When you got to go, you got to go
Text Zigor Aldama
Prime Minister Narendra Modi is resolved to end the open defecation 590 million Indians still practise. We visit a village where soon every family will have a latrine thanks to his “Clean India” project.
Until a few weeks ago, Rangudunaik Sugali had never felt the need for a toilet. He couldn’t understand why he should spend money on such a facility if his family could meet their physiological needs out in the field for free.
And he is not the only one: Around 590 million Indians defecate in the open. That is almost half of the country’s population and also 50 percent of all people in the world without access to a latrine. It’s not only a shame for India, but also the source of disease and abuse.
And that’s why the new Indian Prime Minister, Narendra Modi, has launched the ambitious Swachh Bharat Abhiyan (Clean India Mission), which includes the construction of 110 million toilets across the country between now and 2019, at an estimated cost of about US$31 billion.
“Sanitation is more important than independence,” Mahatma Gandhi said. However, the country’s last census – conducted in 2011 – showed that only 32.7 percent of households have access to a basic latrine. That figure would be considered outrageously high in Pendlimanu, a dusty village located in the southern province of Andhra Pradesh where Sugali’s family live among other 65 households. But things are about to change, because it’s one of the first places where the project has started. Everybody has applied for the financial aid promised by the government and all hands are on deck working on it, literally, because they’re building the toilets themselves.
“A 15,000-rupee (US$230) subsidy is given for each latrine if it meets the minimum established requirements. This means that its size must be at least four by six feet and it must have two tanks,” explains Sagar Murthy, director of the Construction Department at the Rural Development Trust, the NGO entrusted by the government with the task of convincing the population of the Anantapur region to participate in the Swachh Bharat.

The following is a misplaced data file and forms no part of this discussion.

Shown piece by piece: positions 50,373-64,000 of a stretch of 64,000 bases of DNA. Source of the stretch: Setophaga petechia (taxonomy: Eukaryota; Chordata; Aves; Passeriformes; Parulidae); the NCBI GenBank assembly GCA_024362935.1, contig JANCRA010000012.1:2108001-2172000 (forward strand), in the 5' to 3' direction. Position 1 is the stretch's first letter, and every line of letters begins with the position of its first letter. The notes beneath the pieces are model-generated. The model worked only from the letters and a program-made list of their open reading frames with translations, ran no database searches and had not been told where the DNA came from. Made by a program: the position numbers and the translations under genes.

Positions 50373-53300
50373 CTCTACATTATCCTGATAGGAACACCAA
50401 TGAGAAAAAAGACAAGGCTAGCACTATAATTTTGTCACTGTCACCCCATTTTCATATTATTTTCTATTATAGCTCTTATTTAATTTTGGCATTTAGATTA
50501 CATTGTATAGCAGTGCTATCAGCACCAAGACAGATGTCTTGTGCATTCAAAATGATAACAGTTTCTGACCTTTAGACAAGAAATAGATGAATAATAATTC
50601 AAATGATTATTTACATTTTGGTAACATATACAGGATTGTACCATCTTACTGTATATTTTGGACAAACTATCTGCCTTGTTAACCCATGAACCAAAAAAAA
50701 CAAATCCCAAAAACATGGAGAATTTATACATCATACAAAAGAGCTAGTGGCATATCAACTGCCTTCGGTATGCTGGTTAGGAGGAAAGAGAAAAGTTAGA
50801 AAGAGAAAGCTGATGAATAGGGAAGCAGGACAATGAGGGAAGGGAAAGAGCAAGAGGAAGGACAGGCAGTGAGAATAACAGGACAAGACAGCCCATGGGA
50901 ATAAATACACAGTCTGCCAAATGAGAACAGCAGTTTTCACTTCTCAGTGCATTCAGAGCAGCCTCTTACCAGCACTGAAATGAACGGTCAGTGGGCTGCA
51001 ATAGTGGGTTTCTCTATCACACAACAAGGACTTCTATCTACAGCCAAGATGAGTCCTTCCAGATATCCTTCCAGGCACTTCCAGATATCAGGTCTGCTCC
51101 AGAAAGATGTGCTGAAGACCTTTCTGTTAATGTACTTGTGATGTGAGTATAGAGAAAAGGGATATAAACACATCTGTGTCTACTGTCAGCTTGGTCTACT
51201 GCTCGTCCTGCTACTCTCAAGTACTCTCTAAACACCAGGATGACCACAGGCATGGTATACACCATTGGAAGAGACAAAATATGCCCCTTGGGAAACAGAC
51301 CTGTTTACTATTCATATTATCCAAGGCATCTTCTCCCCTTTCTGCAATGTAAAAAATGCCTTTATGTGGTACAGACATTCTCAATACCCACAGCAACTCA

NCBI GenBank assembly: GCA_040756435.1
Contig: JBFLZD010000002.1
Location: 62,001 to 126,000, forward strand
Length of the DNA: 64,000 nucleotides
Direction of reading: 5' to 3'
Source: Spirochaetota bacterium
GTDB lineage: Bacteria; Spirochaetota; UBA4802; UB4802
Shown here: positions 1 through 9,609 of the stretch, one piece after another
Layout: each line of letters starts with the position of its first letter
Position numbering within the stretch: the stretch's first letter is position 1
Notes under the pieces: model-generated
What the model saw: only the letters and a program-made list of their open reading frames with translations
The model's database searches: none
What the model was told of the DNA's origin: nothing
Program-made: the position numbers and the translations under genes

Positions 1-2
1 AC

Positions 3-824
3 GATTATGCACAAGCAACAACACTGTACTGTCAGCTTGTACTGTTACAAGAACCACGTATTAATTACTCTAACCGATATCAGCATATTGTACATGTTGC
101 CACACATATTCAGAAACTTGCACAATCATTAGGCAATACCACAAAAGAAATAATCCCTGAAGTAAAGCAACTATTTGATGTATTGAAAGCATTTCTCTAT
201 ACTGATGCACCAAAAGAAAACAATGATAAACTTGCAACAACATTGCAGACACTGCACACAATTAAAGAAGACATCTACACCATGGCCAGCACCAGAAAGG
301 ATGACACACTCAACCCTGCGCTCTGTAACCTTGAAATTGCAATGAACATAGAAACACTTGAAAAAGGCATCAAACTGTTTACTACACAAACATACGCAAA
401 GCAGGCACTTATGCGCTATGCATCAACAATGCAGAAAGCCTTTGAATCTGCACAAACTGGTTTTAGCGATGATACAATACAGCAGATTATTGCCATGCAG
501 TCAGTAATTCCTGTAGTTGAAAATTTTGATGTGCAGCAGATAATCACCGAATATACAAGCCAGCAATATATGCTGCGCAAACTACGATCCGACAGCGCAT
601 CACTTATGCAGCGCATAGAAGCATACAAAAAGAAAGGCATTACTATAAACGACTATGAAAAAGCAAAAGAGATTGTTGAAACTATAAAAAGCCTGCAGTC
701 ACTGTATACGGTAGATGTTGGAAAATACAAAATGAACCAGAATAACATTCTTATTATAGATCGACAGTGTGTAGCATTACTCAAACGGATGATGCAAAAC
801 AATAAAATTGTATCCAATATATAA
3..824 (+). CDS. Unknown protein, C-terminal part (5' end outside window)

If they succeed, by November, Pendlimanu will eradicate open defecation, and with it, many associated problems. “Psychologically, there is the humiliation involved if one is seen doing it; then we must take into account diseases that can be transmitted this way, and the abuses that women, who often have to go at night, are exposed to,” Murthy says.
The scourge of sexual abuse knows no age, nor is it unique to rural areas. In fact, a study from 2011 found numerous cases of girls under 10 who were raped while searching for a public toilet in the slums of the capital, New Delhi, and the report transcribed interviews with some of their mothers telling of how they had to confront their attackers and be exposed to a violence that can be fatal. In addition, the stigma and lack of police and legal protection haunting the victims means that many of them don’t even report the incidents.
That’s why Balamma Banvath is now happy. Two weeks ago, they finished building the toilet that her three daughters demanded with increasing insistence. “They have toilets in the school and know the difference. So we didn’t think twice when we learned about the national programme to build them,” she recalls. “Now, we don’t have to be embarrassed during the day or expose ourselves to the snakes at night. Because a woman from the village was bitten and she almost died.”
Next door, Venkateshnaik Banavathi is not very happy. He still doesn’t believe the government will reimburse him the promised 15,000 rupees. “We have invested 18,000 because we hired a bricklayer and have chosen a better finish,” he explains, while still covering the cement with a red coating that adds a touch of colour and a silky texture.
“There is a lot of corruption and it gives me the impression that the plan is full of bureaucracy. Of course it has driven us to build the toilet, because until now, we had not done it due to economic reasons, but I’ll have to get the money to believe this is for real,” he says, still suspicious. His 17-year-old daughter, however, isn’t worried about it. “Whatever the cost, I’m grateful. I think it is a necessity in a 21st-century India.”
For more stories and photos, check out Asian Geographic Issue 114.